Tuesday, May 6, 2014

Variable or fixed-rate — what’s the right mortgage for you?

If you’re in the market for a mortgage, one of the first — and most common — questions to ask yourself is whether you want a variable or fixed-rate mortgage.
Variable-rate mortgages, which have been around in Canada since the 1990s, are typically set at a pre-determined percentage above the prime rate and then fluctuate up and down with prime. The interest rate is generally a little lower than that of a fixed-rate mortgage, which offers the peace of mind of having a locked in rate for the duration of the mortgage term.
At a time when interest rates are expected to stay the same or decline, variable-rate mortgages are usually the more attractive option. But when faced with rising interest rates, locking in at a fixed rate can be a good way to reduce the risk of unexpected mortgage payment increases down the road.
These days, despite the fact that the Bank of Canada has held its overnight rate steady since September of 2010, more Canadians than ever say they would choose a fixed-rate mortgage if they had to make the decision today. A recent Nielsen poll found that 48 per cent of Canadians would now choose a fixed-rate mortgage, compared to 31 per cent who would opt for a variable-rate mortgage and 19 per cent who were undecided. That marks the fourth consecutive year where fixed-rate mortgages have been the most popular option.
Which mortgage is best for you? If you’re unsure, we can help. Visit North Winnipeg Credit Union today and we’ll sit down with you to work through your options.

The Four Per Cent Rule — is this common retirement benchmark right for you?

First coined 20 years ago, the Four Per Cent Rule has become an accepted rule of thumb in the retirement planning community.
The basic premise is this: If you withdraw four per cent of your retirement nest egg in your first year of retirement and then adjust that amount for inflation thereafter, you should have enough money to last you through your retirement years.
However in recent years, as the recession kept interest rates at near-record lows, the Four Per Cent Rule began to get called into question. Economists and financial planners started to question whether retirees would use up their savings too quickly in an environment where returns on their investments weren’t able to keep up with the withdrawal pace established under the Four Per Cent Rule.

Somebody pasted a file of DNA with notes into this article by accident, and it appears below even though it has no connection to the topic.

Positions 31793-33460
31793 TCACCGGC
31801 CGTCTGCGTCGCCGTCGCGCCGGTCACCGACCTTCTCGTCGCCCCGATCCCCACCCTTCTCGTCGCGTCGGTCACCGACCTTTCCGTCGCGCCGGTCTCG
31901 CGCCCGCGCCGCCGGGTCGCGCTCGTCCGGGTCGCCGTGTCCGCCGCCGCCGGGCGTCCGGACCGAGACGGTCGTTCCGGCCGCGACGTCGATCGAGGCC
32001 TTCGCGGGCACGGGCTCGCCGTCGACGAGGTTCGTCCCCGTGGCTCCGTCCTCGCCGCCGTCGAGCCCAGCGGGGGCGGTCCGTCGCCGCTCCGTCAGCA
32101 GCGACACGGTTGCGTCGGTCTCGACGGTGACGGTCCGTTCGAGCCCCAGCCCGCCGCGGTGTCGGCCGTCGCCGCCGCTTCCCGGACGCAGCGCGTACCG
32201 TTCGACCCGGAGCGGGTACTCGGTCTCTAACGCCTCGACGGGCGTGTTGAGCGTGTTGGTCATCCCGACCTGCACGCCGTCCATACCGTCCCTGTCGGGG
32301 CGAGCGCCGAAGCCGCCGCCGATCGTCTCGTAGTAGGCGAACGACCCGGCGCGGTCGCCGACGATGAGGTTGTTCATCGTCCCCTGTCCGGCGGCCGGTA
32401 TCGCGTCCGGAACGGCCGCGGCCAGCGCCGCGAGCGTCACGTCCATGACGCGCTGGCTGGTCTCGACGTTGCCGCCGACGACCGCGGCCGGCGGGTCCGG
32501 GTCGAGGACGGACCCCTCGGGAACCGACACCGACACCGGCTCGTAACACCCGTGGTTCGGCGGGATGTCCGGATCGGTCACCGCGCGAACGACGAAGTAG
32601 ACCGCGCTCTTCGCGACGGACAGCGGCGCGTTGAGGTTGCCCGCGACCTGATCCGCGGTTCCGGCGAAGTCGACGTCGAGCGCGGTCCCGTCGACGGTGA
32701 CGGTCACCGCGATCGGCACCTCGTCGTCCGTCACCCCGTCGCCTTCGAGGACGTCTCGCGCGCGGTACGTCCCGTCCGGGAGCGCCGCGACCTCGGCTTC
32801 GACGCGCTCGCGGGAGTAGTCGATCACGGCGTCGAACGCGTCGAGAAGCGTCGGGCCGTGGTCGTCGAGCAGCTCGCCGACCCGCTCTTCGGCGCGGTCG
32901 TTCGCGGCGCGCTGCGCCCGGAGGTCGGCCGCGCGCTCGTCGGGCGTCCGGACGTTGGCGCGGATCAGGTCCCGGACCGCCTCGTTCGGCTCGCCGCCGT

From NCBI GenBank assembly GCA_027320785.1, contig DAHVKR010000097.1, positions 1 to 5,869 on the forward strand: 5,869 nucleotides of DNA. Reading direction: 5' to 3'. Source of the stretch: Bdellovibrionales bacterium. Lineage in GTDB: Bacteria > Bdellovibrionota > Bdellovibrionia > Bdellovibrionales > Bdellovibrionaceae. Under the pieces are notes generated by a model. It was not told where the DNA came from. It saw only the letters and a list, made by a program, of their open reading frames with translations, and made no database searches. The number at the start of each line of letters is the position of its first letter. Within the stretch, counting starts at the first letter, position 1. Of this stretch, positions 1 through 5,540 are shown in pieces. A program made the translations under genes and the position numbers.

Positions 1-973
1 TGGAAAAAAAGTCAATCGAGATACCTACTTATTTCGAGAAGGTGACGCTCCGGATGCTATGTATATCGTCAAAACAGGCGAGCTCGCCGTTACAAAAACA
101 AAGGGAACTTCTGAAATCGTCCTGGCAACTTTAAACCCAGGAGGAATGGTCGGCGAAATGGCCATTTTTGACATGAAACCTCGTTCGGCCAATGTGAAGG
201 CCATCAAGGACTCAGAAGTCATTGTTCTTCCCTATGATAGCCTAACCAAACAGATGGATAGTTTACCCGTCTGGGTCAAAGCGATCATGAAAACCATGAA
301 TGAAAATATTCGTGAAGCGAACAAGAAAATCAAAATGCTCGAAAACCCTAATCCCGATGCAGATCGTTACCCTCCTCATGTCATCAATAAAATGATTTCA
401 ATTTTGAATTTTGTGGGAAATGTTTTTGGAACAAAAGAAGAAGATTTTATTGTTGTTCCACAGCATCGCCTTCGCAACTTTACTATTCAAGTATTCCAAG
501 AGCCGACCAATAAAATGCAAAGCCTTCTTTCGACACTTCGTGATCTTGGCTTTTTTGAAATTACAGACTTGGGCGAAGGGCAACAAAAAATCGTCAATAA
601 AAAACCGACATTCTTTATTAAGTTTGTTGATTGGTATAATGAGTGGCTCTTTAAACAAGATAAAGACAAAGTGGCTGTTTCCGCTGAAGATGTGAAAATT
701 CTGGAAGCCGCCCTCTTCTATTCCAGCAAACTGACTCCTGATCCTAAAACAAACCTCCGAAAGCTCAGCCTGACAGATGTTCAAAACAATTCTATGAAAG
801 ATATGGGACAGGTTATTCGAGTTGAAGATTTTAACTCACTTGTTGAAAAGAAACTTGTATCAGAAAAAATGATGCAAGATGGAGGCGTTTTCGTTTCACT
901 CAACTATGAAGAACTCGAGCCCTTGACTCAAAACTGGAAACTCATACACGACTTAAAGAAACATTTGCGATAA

Given that returns from mutual funds and the stock market are unpredictable, many retirement planning experts are beginning to suggest a more dynamic approach whereby retirees adjust their withdrawals on an annual basis, based on the performance of the markets.
And while the Four Per Cent Rule is still often advocated as a good starting point, other factors like your retirement age also impact its applicability. For example, those who retire at 50 need to plan for many more years of retirement, which may mean that withdrawing four per cent in the beginning is too high and perhaps they should start at three per cent. Conversely, those who retire at 65 may be able to afford to withdraw closer to five per cent right from the start.
The right retirement plan for you will depend on your own financial situation, your retirement goals and the steps you can take to get there. If you’d like help with your retirement plan, we’d be happy to discuss it with you. Call us at (204) 954-7450 or stop by one of our branches.

Be wary of this common ‘computer virus’ telephone scam

It’s the kind of scam that’s just a little too easy to fall for. Your telephone rings and the person on the end of the line explains they’re calling from the “Microsoft Windows Security Centre.” They’re calling to inform you that a serious virus has been detected on your computer.
For many people, even if they’re initially suspicious, the prospect of a harmful virus on their computer is enough to keep them on the line. And for many of us, the vagaries of the inner workings of a computer are enough to plant a seed of doubt. This, of course, is exactly what the fraudsters are counting on.
Once they’ve got your ear, they will then usually proceed to tell you there is a downloadable piece of software available to clean up your computer at a reasonable price. All they need is your credit card information and they’ll install it for you.
If you receive this kind of call, rest assured it is a scam. If you’re concerned about computer viruses, you can always purchase anti-virus software or have your computer checked by a reputable firm.

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